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  • Razer Comms voice chat launches in open beta with an always-on overlay (video)

    Razer Comms launches in open beta with crossgame, alwayson voice chat

    Dedicated gamers are very familiar with loading chat apps like Teamspeak or Ventrilo to coordinate their multiplayer sessions, but such software usually sits in the background — it’s hard to tell who’s speaking without switching apps and losing focus. Razer’s new Comms open beta may just give players a chance to stay in touch without those rude interruptions. The Windows app provides the obligatory home for group voice and text chat, but its real standout is an on-screen game overlay that will keep the conversation going, either with a full window or a minimalist ticker that shows who’s speaking. Razer’s war on lag persists here, as well: Comms’ servers reportedly minimize delays and hiccups in the heat of battle. Not everyone will need the beta when many games already have chat baked in. Those that want a more consistent experience, however, can give Comms a spin today.

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    Source: Razer

  • Visualized: A walk through the Inside 3D Printing Conference and Expo

    Visualized: A walk through the Inside 3D Printing Conference and Expo

    We didn’t find much in the way of news at the Inside 3D Printing Conference and Expo here in NYC (and, we’re sad to say, our press badges were just old-fashioned 2D printed), but there was plenty to look at, thankfully. Between the slew of business and consumer devices and the boatload of printed objects, the event was part business conference, part art show. And while the real star was the still-fresh world of desktop home printers, plenty of companies brought out their big-gun industrial devices (including at least one really sweet giant 3D scanner). Peep the gallery below to check out some of the eye candy from the event.

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  • Nest Energy Services link home cooling to utilities' cloud data

    Nest Energy Services link thermostats with utilities through the cloud

    As clever as the Nest Learning Thermostat can be, its intelligence only extends as far as the front door: it hasn’t really been aware of how neighbors or the seasons affect our power bills. Nest Labs is improving that connection to the outside world through Nest Energy Services, a new program that links its device to the collective, cloud-based knowledge of utility companies. When owners are with an Energy Services-aware provider, the thermostat will know when to brace for an energy “rush hour” and automatically limit its cooling during peak (read: expensive) periods. It also gives a heads-up for seasonal discounts that fine-tune the temperature schedule over the course of a few weeks. Unlike previous utility-guided approaches, Nest users can always retake control if they genuinely can’t stand the heat.

    Only Austin Energy, Green Mountain Energy, Reliant and Southern California Edison have lined up for the synced climate control so far, although Nest is sweetening the deal by expanding utility-based discounts for the thermostat itself. Customers of National Grid can get an immediate $100 rebate through Nest, while those who sign up with Reliant can still receive their thermostats for free with certain plans. The deals are calculated tradeoffs for companies likely to recoup their investment down the road, but they could represent big wins for homeowners still jittery about paying up front to save money later.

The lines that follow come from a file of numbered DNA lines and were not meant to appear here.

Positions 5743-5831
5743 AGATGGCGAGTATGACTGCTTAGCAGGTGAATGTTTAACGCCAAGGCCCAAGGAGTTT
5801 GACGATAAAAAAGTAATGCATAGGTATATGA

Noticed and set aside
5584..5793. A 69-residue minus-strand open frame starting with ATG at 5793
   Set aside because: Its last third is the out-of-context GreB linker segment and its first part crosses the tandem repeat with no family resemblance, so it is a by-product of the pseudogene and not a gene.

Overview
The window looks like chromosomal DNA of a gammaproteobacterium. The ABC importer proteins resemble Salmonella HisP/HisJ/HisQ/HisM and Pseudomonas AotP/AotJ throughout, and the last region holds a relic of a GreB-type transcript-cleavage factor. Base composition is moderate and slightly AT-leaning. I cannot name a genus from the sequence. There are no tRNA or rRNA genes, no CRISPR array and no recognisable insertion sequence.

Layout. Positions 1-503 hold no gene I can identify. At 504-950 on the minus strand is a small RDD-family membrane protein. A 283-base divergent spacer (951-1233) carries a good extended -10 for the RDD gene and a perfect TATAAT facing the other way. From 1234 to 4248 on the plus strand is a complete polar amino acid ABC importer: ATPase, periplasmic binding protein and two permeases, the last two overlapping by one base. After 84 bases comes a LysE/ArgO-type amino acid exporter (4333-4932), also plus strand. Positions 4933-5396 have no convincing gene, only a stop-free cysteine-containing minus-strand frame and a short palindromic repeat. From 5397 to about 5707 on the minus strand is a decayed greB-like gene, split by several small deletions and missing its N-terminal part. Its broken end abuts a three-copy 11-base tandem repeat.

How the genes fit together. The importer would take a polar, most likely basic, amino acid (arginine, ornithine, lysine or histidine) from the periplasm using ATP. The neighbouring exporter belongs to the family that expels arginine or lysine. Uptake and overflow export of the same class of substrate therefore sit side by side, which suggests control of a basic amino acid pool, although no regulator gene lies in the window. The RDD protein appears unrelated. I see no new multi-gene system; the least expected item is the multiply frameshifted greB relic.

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    Source: Nest (1), (2), (3)

  • Netflix added 3 million subscribers worldwide in Q1, will offer a 4-stream $11.99 plan

    Netflix added 3 million subscribers worldwide in Q1,

    Netflix has reported its financial results for the first quarter of 2013, and in that period it’s added over three million customers worldwide. Domestically it added 2.03 million customers alone, pushing its total number over 30 million (including trial users) in the US. That means it’s passed HBO in paying subscribers for the first time ever, while notching $2.69 million in net profits on $1.02 billion in revenue for the quarter. Internationally there were over a million new sign-ups and it’s planning to launch in a new European market during the second half of this year, which we should hear more about on its Q2 earnings call in July.

    One change all users will notice is to its package of streaming plans, as CEO Reed Hastings mentioned an $11.99 per month option is incoming that will allow subscribers to stream as many four videos simultaneously, up from the current official limit of two. There’s some question over whether Netflix will begin to crack down harder on account sharing, but Hastings claims he expects less than one percent of users to opt for the new plan. The company is also continuing to test the personalized profiles we got a peek at during CES, and expects to roll them out “in the coming months.” Another major note is that as it expands its suite of original content, it’s shifting focus away from some of existing “bulk, nonexclusive” licensing deals and will let a major one from Viacom expire in May. specifically referenced is content from Nickelodeon, MTV and BET, although it’s negotiating for access to particular shows. In the future, it’s preferred option will be exclusive deals with the studios that product the shows, like the one it announced earlier this year with Warner. Check after the break for a few more details, including updates on the progress of some of its original series.

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    Source: Netflix Q1 Investors letter (PDF)

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